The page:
Ecstasy chemist Shulgin, 88, dies in California (Update)

Jun 03, 2014 by Paul Elias
A Sept. 6, 2008, photo released by Greg Manning is of Alexander Shulgin in San Francisco. Shulgin, a respected chemist famed for dusting off a decades-old recipe for the psychedelic drug ecstasy, died Monday, June 3, 2014, at his Northern California home. He was 88. (AP Photo/Greg Manning)

Alexander Shulgin, a respected chemist famed for dusting off a decades-old recipe for the psychedelic drug ecstasy, died Monday at his Northern California home. He was 88.

Shulgin's wife, Ann, said liver cancer was the cause. She said he had been diagnosed about a year ago and was surrounded by family and friends when he died at "the farm," his sprawling residence and lab in a remote part of Lafayette, California, about 22 miles (35 kilometers) east of San Francisco.

Shulgin created more than 200 chemical compounds for use in psychotherapy, and tested them on himself, his wife and a small group of friends and others at his home, recording each experience in lab notebooks. He didn't invent MDMA, better known as ecstasy, but rediscovered the compound created in 1912 some 65 years later and introduced it as a possible mental health treatment. He and his wife published two seminal books on chemical compounds.

Shulgin said he was interested only in MDMA's potential use in therapy and was unhappy to see its abuse as a recreational drug.

Shulgin was born in Berkeley, California, and dropped out of Harvard University to serve in the U.S. Navy during World War II. He later earned a doctorate in biochemistry at the University of California, Berkeley, and worked for Dow Chemical Co. for many years. At Dow, Shulgin created several top-selling biodegradable pesticides, and the company allowed him to open a personal laboratory and pursue research of his choosing. He chose to explore psychoactive compounds.

He left Dow in 1965 and began teaching at universities around the San Francisco Bay Area while continuing to research psychoactive compounds. His wife said he was introduced to MDMA in 1976 and worked out a way to easily synthesize the compound. Ann, a "lay" psychologist, helped explore MDMA's use in therapy.

"He was the scientist and I was the psychologist," Ann said of their 35-year partnership. "He was a genius."

Students and teachers made pilgrimages to his residence throughout the last 40 years.

"He was really quite a prolific chemist," said Dr. Patil Armenian, an emergency room doctor and a toxicology researcher who visited Shulgin's home four times. "Everybody in the toxicology community respects him."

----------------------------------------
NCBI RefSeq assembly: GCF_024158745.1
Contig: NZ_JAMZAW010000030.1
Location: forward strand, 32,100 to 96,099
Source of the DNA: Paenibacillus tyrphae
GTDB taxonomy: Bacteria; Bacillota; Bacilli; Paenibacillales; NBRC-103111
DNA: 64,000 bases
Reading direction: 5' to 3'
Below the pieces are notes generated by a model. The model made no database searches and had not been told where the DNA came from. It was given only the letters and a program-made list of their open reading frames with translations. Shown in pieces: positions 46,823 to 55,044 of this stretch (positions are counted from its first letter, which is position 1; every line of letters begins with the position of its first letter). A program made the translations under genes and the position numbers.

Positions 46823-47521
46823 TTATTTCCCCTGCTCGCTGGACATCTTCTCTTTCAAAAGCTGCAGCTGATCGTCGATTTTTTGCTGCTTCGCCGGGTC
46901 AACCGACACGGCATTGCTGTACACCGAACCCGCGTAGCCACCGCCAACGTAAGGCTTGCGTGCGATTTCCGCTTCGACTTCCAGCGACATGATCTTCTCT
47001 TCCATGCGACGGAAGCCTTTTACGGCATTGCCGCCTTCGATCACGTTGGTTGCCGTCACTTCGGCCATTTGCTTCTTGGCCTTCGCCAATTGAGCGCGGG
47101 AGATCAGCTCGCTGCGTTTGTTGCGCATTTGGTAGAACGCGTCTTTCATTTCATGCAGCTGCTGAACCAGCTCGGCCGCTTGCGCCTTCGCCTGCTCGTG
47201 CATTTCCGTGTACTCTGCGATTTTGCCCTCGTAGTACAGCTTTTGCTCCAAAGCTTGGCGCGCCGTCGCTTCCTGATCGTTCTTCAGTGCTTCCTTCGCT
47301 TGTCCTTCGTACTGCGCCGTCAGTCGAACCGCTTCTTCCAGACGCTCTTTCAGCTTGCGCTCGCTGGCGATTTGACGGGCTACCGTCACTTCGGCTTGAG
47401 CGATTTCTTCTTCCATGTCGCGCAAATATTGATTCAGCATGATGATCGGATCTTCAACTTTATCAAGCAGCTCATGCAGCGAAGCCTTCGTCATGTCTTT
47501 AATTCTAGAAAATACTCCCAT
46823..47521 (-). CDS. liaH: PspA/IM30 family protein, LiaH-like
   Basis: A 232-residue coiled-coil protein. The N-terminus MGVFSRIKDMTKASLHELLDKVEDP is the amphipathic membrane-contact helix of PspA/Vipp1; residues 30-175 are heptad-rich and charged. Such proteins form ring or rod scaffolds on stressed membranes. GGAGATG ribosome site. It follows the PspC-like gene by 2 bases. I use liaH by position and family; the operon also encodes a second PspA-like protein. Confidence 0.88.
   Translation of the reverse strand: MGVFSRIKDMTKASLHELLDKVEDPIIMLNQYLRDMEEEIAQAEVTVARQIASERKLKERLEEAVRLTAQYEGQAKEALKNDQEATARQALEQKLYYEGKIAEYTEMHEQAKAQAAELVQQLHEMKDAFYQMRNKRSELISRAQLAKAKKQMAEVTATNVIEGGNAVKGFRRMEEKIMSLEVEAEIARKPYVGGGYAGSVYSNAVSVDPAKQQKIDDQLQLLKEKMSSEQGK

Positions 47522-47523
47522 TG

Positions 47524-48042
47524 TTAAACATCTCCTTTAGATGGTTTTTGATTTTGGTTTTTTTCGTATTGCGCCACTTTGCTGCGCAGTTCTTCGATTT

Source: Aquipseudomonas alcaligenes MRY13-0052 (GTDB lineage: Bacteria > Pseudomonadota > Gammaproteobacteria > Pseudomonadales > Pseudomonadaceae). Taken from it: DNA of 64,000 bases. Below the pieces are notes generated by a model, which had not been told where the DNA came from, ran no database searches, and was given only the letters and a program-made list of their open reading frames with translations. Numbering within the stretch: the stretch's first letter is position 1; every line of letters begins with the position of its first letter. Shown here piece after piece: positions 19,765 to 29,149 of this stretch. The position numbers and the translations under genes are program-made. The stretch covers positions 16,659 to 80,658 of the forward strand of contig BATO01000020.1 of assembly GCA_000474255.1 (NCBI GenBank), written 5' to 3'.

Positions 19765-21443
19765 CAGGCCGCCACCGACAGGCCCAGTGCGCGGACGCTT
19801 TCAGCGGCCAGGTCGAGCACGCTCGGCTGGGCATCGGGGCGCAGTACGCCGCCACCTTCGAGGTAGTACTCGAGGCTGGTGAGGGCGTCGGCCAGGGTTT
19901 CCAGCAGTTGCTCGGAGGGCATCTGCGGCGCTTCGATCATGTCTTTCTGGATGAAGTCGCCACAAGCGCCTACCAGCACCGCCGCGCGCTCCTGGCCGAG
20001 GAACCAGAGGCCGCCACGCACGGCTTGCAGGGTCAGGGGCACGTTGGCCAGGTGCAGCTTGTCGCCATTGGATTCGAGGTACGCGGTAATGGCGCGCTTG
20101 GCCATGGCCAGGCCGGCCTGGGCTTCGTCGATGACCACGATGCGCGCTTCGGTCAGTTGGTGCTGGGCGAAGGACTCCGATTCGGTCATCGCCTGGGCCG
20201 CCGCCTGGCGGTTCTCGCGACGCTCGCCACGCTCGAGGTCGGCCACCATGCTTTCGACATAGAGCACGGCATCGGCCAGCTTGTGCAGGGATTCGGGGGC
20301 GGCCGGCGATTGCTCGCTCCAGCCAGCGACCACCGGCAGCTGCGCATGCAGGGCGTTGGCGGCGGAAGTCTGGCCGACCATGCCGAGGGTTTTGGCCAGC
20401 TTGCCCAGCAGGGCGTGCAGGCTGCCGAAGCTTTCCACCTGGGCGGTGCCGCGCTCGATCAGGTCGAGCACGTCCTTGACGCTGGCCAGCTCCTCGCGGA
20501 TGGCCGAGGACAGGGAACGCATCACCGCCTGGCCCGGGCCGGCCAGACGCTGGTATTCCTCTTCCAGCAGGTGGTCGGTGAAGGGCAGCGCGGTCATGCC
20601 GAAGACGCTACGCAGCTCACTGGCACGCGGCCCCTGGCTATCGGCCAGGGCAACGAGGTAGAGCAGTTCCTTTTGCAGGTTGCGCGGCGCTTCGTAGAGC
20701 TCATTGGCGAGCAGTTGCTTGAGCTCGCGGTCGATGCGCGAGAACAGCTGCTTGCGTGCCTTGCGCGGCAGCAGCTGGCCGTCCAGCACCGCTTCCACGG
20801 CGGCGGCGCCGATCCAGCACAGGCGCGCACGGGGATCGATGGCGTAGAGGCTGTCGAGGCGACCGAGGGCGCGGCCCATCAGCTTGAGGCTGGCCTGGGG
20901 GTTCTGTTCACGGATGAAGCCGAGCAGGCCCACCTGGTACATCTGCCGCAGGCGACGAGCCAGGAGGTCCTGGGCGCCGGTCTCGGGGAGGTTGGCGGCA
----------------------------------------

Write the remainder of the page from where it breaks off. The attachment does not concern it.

The first time Armenian visited Shulgin about four years ago she needed help with a toddler who was acting strangely and was thought to have ingested one of the compounds made by him.

The last time Armenian visited was in August, Shulgin was suffering from dementia and she had to introduce herself even though he was previously familiar with her.

"And he still knew his chemical structures," Armenian said.

Armenian said that researchers are slowly renewing study of MDMA after it fell into ill-repute several years ago because of abuse as a recreational drug. The federal government reported that emergency room visits from those who took the drug increased from 4,500 to more than 10,000 between 2005 and 2011.

A memorial for Shulgin is being planned.

Explore further: 'Legal highs,' PMMA and zombie panic

5 /5 (2 votes)
add to favorites email to friend print save as pdf

Related Stories

Ecstasy derivative targets blood cancers

Oct 06, 2011

(Medical Xpress) -- A team of UWA researchers have found they may be able to alter the club drug ‘ecstasy’ to kill certain types of blood cancers at the same time boosting the potency and reducing ...

Mephedrone boosts illegal drug use

Apr 23, 2013

Experienced clubbers are more likely to add the former 'legal high' mephedrone to their drug repertoires rather than use it to replace popular established club drugs such as ecstasy and cocaine, according to new research ...

'Legal highs,' PMMA and zombie panic

Feb 18, 2014

Recent deaths in both Canada and the UK linked to PMA/PMMA in ecstasy pills has brought public scrutiny to this little known drug. With Canadian producing most of the ecstasy in the North American market, this timely paper ...

Ecstasy use on rise again among U.S. teens

Dec 03, 2013

(HealthDay)—The number of U.S. teens who wind up in the emergency room after taking the club drug Ecstasy has more than doubled in recent years, raising concerns that the hallucinogen is back in vogue, ...

Recommended for you

User comments : 1

Adjust slider to filter visible comments by rank

Display comments: newest first

11791
Jun 03, 2014
This comment has been removed by a moderator.
manifespo
1 / 5 (1) Jun 04, 2014
She surely Tikhal'd my Pikhal

Please sign in to add a comment. Registration is free, and takes less than a minute. Read more

Click here to reset your password.
Sign in to get notified via email when new comments are made.